One of the favorite pastimes of Calvinists is to see Calvinism’s view of salvation in passages that have nothing to do with salvation.
A classic example is John 11 and the raising of Lazarus.
Many times I have heard a Calvinist tell me that salvation is like Lazarus getting up from the grave. Non-Calvinist evangelism is just preaching in a cemetery. You can’t raise the dead! Only God can do that! God raises you up and then you believe.
Right off the bat, what you’ll notice about John 11 is that at no point does Jesus say that what He’s about to do is an illustration of how salvation works. Nowhere does He say, “In like manner, so to will you be saved when God raises you up and saves you like I did Lazarus.”
Nope, not there. You won’t find it. Nothing in the passage indicates that Jesus is doing an object lesson of salvation.
In fact, Jesus does come out and tell people what the whole point of the resurrection of Lazarus is all about–it’s so Israel might believe that Jesus is the Messiah.
Again, as I said yesterday, people who hold to Covenant Theology, like Calvin did, are Calvinists. Covenant Theology does not see the distinction between Israel and the Church like Dispensational Theology does. Not only does this cloud their understanding of Romans 9-11, it clouds them on many passages.
The disciples are clueless about what is going on with Lazarus, they think he’s taking a nap. Since disciples can’t even tell when a guy is dead, I’m pretty sure this eliminates this being an elaborate, hidden parable of how salvation works.
Jesus says to His confused disciples, “I am glad for your sakes that I was not there, to the intent ye may believe; nevertheless let us go unto him.”
Jesus says He’s glad Lazarus is dead, because it will give His disciples an opportunity to believe. To believe what? The same thing as what Martha was asked to believe:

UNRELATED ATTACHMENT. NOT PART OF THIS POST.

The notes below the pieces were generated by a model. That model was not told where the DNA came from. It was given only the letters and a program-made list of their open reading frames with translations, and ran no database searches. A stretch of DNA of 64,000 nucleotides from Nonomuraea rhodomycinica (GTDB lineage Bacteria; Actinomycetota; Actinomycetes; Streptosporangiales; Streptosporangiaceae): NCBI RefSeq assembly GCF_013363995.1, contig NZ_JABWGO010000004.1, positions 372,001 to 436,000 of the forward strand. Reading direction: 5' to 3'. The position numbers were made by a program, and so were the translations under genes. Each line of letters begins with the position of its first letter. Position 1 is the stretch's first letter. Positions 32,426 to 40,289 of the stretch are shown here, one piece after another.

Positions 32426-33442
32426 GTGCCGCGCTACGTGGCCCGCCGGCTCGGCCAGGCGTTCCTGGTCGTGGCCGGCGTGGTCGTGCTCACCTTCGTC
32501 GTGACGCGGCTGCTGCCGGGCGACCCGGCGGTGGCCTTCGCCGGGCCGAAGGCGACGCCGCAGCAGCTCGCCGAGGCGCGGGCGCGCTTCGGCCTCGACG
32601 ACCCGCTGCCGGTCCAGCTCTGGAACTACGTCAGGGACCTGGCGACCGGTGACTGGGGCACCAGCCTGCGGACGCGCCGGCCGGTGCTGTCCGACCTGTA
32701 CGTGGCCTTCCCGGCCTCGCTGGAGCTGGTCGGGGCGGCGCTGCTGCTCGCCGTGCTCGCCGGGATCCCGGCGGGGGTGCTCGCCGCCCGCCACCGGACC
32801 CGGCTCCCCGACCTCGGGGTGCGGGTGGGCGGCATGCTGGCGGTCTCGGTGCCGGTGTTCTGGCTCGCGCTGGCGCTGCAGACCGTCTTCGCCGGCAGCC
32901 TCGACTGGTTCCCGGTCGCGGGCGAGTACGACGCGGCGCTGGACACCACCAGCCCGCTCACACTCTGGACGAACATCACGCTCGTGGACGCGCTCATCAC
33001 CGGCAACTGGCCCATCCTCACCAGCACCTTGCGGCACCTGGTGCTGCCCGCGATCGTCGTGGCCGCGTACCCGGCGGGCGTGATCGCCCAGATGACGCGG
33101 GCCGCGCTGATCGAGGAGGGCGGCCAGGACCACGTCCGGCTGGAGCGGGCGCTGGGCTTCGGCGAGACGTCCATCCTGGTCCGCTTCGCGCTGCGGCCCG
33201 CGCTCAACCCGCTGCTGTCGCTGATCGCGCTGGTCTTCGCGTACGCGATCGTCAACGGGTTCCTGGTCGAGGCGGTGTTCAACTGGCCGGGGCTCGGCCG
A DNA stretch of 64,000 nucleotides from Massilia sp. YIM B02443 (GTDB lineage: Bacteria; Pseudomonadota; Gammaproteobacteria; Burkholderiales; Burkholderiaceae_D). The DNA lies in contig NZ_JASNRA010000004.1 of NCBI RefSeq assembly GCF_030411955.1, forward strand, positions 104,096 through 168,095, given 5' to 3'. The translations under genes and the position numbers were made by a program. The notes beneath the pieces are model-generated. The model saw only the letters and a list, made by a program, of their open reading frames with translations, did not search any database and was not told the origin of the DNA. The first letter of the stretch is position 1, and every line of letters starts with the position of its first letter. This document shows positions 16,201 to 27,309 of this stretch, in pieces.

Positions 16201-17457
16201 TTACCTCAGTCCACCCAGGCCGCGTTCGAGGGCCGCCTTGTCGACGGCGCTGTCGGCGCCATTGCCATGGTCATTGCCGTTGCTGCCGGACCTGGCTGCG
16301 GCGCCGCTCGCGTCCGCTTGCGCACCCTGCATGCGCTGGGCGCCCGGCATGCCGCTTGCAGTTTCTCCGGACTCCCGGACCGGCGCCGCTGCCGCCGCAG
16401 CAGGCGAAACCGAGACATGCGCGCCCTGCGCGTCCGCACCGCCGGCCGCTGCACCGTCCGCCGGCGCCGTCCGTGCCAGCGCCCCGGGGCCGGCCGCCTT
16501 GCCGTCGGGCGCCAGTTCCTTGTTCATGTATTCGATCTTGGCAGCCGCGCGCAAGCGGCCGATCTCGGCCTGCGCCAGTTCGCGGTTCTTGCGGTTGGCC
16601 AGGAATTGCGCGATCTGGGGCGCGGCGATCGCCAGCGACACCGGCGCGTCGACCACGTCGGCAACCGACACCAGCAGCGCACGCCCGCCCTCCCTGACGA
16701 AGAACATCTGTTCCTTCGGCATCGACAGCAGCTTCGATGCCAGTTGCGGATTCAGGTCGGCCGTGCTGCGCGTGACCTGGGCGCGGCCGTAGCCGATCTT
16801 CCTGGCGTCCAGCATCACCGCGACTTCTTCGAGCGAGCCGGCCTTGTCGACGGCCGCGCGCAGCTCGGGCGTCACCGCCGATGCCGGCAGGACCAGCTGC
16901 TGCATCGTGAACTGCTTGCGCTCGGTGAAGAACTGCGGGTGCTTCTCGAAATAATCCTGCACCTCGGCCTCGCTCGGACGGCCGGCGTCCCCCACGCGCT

“I am the resurrection, and the life: he that believeth in me, though he were dead, yet shall he live: And whosoever liveth and believeth in me shall never die. Believest thou this? She saith unto him, Yea, Lord: I believe that thou art the Christ, the Son of God, which should come into the world.”
Martha is to believe that Jesus is the Christ, the Messiah. If He has power to raise the dead, then you know this is the Messiah. As Jesus told John the Baptist when he doubted:
“The blind receive their sight, and the lame walk, the lepers are cleansed, and the deaf hear, the dead are raised up, and the poor have the gospel preached to them.“
The whole point of raising Lazarus was to convince people to believe! Note what He said earlier: “he that believeth in me, though he were dead, yet shall he live.”
When you believe, you cease being dead and come alive! Believing is what turns that corner.
If Jesus were doing this to illustrate Calvinism, no doubt He would have said, “God will raise you up so you might believe and then I can stop wasting my time trying to show you signs so you will believe.”
He didn’t. Instead He uses all this to ask people to believe. He wraps up the whole scene with this:
“Then they took away the stone from the place where the dead was laid. And Jesus lifted up his eyes, and said, Father, I thank thee that thou hast heard me. And I knew that thou hearest me always: but because of the people which stand by I said it, that they may believe that thou hast sent me.“
He does things so that people might believe. He leaves it up to them after making it obvious who He was. If they want Him, they can get Him. Jesus is no Calvinist. And thank God for that.